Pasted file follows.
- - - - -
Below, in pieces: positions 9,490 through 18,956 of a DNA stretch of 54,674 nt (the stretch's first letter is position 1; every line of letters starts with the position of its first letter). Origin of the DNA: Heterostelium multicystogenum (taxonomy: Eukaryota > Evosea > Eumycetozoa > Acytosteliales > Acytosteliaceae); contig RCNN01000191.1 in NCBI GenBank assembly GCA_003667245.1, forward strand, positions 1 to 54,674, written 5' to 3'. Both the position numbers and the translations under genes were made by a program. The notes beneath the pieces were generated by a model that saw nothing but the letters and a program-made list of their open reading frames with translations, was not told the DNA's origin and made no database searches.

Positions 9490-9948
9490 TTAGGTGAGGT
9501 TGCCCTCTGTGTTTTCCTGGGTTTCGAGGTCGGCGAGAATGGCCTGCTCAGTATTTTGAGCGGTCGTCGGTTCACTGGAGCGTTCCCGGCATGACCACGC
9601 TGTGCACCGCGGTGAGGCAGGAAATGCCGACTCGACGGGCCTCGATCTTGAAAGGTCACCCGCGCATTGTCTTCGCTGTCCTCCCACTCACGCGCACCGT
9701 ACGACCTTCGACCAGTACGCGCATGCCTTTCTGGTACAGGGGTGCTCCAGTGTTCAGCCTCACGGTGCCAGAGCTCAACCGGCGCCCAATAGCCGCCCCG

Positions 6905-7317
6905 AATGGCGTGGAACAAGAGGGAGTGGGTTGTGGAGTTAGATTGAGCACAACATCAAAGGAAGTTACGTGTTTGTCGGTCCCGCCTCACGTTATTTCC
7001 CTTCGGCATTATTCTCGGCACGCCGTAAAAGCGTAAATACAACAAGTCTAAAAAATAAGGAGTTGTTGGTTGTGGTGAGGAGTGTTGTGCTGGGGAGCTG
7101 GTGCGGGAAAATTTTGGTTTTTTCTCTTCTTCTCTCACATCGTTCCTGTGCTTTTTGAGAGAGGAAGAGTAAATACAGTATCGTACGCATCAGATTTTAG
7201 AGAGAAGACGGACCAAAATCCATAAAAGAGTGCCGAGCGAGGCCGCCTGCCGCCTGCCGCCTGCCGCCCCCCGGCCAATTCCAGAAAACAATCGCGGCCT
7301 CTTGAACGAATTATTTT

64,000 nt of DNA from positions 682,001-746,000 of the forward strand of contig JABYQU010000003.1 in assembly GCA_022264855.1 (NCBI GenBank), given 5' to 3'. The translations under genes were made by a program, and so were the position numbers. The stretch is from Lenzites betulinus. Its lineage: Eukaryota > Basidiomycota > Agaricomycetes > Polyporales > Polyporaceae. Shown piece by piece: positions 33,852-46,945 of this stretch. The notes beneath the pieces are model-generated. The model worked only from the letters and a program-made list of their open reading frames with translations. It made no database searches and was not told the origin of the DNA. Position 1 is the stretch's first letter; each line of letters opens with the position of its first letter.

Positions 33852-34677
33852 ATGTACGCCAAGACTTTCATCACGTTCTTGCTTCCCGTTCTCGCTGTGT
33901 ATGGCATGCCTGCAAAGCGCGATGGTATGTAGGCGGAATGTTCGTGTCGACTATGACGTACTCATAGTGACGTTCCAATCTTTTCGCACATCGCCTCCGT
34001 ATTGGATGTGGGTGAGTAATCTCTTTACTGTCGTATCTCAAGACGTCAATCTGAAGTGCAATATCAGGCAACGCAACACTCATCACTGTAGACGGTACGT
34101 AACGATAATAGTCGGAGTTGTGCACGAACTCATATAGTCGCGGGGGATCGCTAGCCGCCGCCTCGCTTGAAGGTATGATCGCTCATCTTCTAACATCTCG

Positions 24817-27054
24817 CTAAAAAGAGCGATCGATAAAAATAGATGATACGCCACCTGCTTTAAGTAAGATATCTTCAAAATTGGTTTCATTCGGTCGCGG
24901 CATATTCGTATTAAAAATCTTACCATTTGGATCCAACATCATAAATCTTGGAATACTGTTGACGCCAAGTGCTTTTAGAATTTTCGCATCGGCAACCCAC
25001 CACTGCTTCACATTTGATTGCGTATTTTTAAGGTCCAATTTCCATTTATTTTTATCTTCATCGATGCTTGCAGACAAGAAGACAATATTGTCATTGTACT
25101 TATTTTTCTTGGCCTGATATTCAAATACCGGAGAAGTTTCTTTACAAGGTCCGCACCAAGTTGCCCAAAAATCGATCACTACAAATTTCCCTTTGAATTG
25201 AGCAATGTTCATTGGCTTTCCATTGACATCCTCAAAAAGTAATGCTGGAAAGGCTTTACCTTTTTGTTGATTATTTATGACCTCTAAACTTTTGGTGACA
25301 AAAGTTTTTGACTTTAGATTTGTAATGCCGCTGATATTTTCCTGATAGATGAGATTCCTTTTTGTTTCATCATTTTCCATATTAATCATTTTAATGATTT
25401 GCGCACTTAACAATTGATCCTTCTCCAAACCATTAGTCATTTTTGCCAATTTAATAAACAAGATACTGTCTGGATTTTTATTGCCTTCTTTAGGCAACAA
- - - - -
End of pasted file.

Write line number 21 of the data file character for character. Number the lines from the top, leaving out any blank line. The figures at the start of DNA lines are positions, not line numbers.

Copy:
24901 CATATTCGTATTAAAAATCTTACCATTTGGATCCAACATCATAAATCTTGGAATACTGTTGACGCCAAGTGCTTTTAGAATTTTCGCATCGGCAACCCAC